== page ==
Pride did not start as a fight for marriage equality, for corporately-made rainbow gear, or for LGBTQ+ representation in Disney movies, and it certainly cannot end with the acquisition of those things. Pride started as a riot against police brutality carried out on transgender and gender-nonconforming people of color. It started as a refusal to be policed out of existence. Pride started as a fight for the right of LGBTQ+ people to live, in public, without apology. That is a fight that is not yet won, and we cannot win it alone.
Recent research has shown that around 5% of young people in the United States identify as transgender or nonbinary. The numbers for the general population are even smaller, at approximately 1.6%. This tiny minority of Americans is being directly targeted by people, groups, and institutions with massive amounts of power and money. In 2022 alone, more than 300 anti-LGBTQ bills have been introduced in legislatures across the country. In Montana, where I live and work, it is now illegal for trans youth to play on sports teams that align with their gender identity, and a law barring trans people from access to accurate identification is caught up in a hotly contested court battle. An elected official in our state recently said, very publicly, that violence is an appropriate consequence for being openly queer.
Through all of this, we keep fighting, we keep living and working and creating and dreaming, as we have always done and will always do. We find moments of joy, connection, and celebration. We throw glitter in the face of persecution. And we need your help.
When I said that the fight for equality can’t end at corporate rainbows, I meant it, but there’s more to it than that. When young queer and trans people in a place like Montana see a t-shirt celebrating their identity in a small-town Wal Mart, that’s not nothing. Being seen is a lifeline.
The same is true in organizing. When LGBTQ+ people are constantly barraged with messages that we don’t belong (in this state, this country, this sport, this bathroom), we need a chorus behind us saying yes, you do. We need to hear it from the local nonprofits, the schools, the politicians, our employers, our colleagues, our friends. We need your help to make it so obvious that trans people belong that it seems absurd that it was ever a question, because it is! If ever there was a time to be full-throated in your unconditional support for trans youth, it’s now. It doesn’t matter if you don’t know all the right things to say; if you show up for us, we’ll gladly teach you. Queer organizers have taught me what it means to work for a better world, and they’ll teach you, too.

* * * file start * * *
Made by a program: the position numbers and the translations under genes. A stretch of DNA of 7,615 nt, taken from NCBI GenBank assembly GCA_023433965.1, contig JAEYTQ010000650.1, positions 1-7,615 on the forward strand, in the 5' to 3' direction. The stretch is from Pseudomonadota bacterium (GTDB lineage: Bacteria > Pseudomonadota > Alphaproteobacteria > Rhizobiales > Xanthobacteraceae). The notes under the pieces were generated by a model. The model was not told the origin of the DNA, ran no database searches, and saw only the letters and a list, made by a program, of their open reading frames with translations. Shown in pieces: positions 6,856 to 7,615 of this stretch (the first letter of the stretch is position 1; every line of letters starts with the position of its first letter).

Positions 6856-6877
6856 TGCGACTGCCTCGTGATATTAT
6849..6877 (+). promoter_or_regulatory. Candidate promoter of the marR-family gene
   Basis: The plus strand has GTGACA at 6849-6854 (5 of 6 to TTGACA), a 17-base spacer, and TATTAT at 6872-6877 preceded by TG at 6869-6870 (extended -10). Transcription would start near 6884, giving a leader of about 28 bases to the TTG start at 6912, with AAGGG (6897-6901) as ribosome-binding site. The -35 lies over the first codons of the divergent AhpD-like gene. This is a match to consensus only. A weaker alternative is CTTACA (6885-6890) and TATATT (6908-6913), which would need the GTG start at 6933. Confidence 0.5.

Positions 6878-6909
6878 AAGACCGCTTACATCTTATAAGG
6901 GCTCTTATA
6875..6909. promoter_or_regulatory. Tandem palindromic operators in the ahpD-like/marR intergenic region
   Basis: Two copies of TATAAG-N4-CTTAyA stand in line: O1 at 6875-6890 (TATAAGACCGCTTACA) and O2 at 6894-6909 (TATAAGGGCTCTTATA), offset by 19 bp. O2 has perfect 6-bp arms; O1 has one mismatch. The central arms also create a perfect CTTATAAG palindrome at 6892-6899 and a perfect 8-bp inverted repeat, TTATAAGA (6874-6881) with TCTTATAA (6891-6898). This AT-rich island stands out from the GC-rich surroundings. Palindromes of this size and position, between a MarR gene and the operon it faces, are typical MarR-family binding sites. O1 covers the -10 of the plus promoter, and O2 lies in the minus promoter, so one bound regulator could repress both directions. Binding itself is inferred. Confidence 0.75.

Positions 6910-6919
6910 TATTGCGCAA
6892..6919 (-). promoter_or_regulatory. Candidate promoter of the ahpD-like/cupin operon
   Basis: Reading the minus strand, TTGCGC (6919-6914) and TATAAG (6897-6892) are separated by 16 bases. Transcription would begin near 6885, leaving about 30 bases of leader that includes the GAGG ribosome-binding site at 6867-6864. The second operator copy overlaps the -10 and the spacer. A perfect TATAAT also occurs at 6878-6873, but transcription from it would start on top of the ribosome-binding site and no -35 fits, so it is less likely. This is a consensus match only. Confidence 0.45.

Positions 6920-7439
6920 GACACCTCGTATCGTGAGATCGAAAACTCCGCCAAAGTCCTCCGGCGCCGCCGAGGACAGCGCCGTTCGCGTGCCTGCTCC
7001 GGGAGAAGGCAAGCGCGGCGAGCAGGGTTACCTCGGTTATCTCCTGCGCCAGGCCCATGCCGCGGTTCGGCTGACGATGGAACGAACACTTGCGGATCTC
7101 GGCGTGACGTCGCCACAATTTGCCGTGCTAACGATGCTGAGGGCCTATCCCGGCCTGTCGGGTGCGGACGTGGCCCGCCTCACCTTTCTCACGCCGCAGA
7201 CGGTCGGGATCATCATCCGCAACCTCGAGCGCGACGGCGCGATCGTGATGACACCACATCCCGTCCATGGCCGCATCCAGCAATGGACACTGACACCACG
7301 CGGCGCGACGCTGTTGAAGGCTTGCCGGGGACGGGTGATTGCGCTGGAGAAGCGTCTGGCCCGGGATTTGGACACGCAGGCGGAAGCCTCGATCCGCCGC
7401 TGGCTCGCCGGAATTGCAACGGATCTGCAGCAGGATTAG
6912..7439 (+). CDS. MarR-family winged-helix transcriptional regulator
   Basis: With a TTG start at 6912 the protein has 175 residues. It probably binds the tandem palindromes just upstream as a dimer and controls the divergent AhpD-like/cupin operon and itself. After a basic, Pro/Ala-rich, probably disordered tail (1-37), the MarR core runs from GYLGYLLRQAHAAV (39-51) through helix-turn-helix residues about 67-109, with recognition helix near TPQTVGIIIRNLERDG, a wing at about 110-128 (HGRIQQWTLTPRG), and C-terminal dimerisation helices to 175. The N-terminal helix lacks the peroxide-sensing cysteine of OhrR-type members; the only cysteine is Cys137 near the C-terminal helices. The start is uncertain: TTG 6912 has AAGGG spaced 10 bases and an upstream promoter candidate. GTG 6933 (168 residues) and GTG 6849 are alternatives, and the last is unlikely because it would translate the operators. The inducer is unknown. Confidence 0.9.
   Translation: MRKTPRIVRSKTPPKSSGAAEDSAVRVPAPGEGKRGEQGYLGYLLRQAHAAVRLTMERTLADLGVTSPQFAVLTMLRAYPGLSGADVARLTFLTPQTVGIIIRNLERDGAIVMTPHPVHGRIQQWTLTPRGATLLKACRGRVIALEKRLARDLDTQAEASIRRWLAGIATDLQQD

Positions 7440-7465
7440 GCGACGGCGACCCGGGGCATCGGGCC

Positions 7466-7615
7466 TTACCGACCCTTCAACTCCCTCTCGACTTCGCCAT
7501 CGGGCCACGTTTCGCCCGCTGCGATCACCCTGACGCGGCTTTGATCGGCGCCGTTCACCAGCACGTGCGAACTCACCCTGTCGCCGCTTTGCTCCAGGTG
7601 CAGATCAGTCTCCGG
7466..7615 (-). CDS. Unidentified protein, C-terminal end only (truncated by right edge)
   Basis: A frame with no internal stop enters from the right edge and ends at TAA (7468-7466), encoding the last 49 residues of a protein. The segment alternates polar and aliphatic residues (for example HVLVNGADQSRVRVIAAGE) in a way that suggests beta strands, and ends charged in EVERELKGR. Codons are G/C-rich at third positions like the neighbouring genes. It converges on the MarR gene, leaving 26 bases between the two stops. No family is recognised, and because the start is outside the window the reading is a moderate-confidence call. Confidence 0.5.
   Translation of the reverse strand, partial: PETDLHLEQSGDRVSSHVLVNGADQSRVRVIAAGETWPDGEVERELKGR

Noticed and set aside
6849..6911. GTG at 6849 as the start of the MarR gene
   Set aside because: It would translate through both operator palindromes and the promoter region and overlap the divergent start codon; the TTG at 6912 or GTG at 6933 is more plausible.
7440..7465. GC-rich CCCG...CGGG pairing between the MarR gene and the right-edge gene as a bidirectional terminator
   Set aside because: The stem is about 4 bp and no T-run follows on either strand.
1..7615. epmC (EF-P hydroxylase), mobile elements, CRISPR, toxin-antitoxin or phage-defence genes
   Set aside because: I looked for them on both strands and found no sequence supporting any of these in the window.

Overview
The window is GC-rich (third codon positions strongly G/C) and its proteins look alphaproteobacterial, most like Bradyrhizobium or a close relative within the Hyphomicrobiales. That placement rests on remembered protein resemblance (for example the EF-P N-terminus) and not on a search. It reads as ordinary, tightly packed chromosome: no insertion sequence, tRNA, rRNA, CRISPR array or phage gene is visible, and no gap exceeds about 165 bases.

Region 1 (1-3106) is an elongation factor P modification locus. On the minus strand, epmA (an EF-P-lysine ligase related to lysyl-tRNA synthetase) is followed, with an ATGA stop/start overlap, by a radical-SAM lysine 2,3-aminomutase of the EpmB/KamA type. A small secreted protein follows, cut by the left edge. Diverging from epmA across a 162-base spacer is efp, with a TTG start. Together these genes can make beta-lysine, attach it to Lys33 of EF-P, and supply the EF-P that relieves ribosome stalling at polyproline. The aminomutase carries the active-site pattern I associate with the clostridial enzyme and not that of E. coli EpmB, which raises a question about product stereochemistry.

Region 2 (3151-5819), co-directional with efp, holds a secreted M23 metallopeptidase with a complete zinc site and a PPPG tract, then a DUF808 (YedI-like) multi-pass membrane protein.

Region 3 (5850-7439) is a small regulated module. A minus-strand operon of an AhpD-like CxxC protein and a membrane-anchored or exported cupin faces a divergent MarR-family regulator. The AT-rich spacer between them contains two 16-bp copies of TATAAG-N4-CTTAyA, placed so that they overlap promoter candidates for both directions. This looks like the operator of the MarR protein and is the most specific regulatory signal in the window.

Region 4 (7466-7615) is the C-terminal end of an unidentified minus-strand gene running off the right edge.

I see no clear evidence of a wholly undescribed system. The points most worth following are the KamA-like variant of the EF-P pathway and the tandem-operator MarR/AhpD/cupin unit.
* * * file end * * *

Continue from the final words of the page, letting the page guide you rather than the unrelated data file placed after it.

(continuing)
So, consider this a call to action. How are you committing to showing up, in ways big and small, for the queer and trans people in your workplace, your state, our country, once June is over?
Izzy Milch is the LGBTQ2S+ Advocacy Organizer at Forward Montana. They’re a Montana-born queer who believes deeply in the revolutionary potential of joy. When they’re not organizing for a safer, queerer Montana, they like to spend their time tending to their small zoo of pets, roller skating to Dua Lipa, and making gay little collages out of vintage Playboy magazines.